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On June 3, 1973, Bob Woodward and Carl Bernstein signaled the end of Richard Nixon’s presidency with a big scoop in the Washington Post. They reported that ex-White House counsel John Dean had “told Senate investigators and federal prosecutors that he discussed aspects of the Watergate cover-up with President Nixon or in Mr. Nixon’s presence on at least 35 occasions” and that he was planning “to testify under oath at the Senate’s Watergate hearings, regardless of whether he is granted full immunity from prosecution.”

I don’t think too many observers realized at the time that the jig was up, but Woodward and Bernstein had the goods.

One of the strongest charges against Mr. Nixon that Dean has made to investigators refers to a meeting Dean said he had with Mr. Nixon shortly before the sentencing of the seven Watergate defendants March 23, Dean said that Mr. Nixon asked him how much the defendants would have to be paid to insure their continued silence, in addition to $460,000 that had already been paid, the sources said.

Dean, the sources reported, maintains that he told Mr. Nixon the additional cost would be about $1 million, and Dean also claims the President replied there would be no problem in paying that amount.

On May 1, 1974, Nixon was compelled to release most of the transcripts of his secret recordings, including a tape which confirmed that John Dean was telling the truth about Nixon’s willingness to pay $1 million in hush money. On May 9, 1974, impeachment hearings began in the House Judiciary Committee.

What people couldn’t really imagine on June 3, 1973 is what the effect would be of having members of Nixon’s inner circle testify against him. Certainly, John Dean’s testimony before Congress captured the nation’s attention and, once their existence was revealed, created an unstoppable momentum for the release of the Nixon tapes.  People can be forgiven for not knowing what the future would bring, but we have this precedent now to help imagine our near future.

When Robert Mueller brings his case, however he brings it, it will not be the end of the story. He has built his case by interviewing nearly everyone in Trump’s inner circle, many of whom have become cooperating witnesses and many others of whom have doubtlessly opted to tell the truth rather than risk perjury or obstruction of justice charges. Their information is locked in FBI transcripts and grand jury testimony, and the individuals can be called before Congress to testify.

When the time comes, the witnesses against Trump won’t be members of the special counsel’s office. The witnesses will be people like former White House counsel Don McGahn and firsthand witnesses like Rick Gates and Michael Flynn.

This will make it a lot more difficult for the White House to discredit the factual case. Now, it has been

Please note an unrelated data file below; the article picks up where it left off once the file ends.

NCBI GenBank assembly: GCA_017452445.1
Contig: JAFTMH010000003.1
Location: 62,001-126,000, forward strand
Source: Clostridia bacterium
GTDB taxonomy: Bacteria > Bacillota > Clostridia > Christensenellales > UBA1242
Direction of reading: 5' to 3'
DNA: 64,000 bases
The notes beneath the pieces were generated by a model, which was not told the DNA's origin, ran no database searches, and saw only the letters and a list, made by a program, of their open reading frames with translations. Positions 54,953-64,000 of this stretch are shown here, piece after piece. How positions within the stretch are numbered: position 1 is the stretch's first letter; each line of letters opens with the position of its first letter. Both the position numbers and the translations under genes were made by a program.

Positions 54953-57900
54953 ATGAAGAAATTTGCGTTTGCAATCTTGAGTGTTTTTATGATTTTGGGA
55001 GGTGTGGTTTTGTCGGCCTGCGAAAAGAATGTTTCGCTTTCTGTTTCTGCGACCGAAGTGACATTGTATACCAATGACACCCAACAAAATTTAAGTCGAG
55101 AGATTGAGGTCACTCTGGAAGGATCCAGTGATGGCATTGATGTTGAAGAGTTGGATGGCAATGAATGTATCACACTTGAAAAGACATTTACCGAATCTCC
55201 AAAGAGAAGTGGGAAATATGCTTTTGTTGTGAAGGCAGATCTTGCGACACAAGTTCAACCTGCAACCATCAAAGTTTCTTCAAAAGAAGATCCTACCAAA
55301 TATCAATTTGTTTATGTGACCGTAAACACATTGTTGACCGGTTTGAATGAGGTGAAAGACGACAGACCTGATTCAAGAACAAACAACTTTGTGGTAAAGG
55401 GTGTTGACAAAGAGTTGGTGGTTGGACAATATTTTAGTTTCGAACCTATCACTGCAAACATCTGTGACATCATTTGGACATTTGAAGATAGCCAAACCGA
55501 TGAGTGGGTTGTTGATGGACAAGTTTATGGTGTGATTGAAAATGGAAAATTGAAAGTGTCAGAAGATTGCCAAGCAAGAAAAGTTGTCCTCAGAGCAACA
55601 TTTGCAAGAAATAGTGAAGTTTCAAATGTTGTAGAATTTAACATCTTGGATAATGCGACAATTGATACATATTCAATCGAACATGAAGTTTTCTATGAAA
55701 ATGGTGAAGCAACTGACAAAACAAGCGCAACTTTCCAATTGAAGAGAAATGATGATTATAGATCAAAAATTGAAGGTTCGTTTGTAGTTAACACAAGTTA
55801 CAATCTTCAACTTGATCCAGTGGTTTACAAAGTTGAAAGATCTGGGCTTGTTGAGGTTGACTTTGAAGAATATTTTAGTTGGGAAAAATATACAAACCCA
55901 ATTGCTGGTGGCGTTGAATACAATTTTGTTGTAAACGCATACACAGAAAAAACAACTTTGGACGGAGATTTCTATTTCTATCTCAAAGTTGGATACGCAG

reported that the White House really has no plan for how to react to Mueller’s charges, whenever or however they come. The basic thought in the West Wing is that they’ll just follow the president’s lead. For Republicans on the Hill, this isn’t much to work with.

For [Rudy] Giuliani, letting Trump guide the response post-report may not be ideal, but “I don’t think there’s anyone in the world that can stop Donald Trump from tweeting,” he acknowledged. “I’ve tried.”

The dearth of communication about the probe has left the president’s top lieutenants on Capitol Hill anxious about the fallout, according to multiple congressional GOP sources. “We haven’t heard from the White House at all on this. You’d think there’d be more of an effort to have a coordinated response,” one senior Republican aide, who spoke on the condition of anonymity so as not to damage the aide’s relationship with the White House, told me. “Members want to help, but can’t if they’re not getting any information.”

The whole way this is being discussed lacks imagination. The Mueller revelations won’t be rebutted by a clever set of counterpoints that help win a 24-hour news cycle. The revelations will provide the context for hearings and a guide to calling witnesses. The Republicans will be forced to explain why it’s not a serious offense to commit campaign finance violations, to dangle pardons or clemency before witnesses, to encourage people to perjure themselves or otherwise obstruct justice. They’ll watch the president’s lies fall like dominoes based on the say-so not of Fake News reporters and a biased Deep State, but based on the testimony of former right-wing heroes.

And all of that is before we get into the actual meat of the story, which is the degree to which Trump lied about his business ties with Russia and the extent to which his campaign coordinated with the Russians to exploit the hacked emails.

The idea many have is that the Republicans will have little trouble brushing all of this off, but I don’t see that as a sustainable position for them. What brought Nixon down was the testimony of his own people, and that’s what ultimately will bring Trump down, too.

Martin Longman

Martin Longman is the web editor for the Washington Monthly. See all his writing at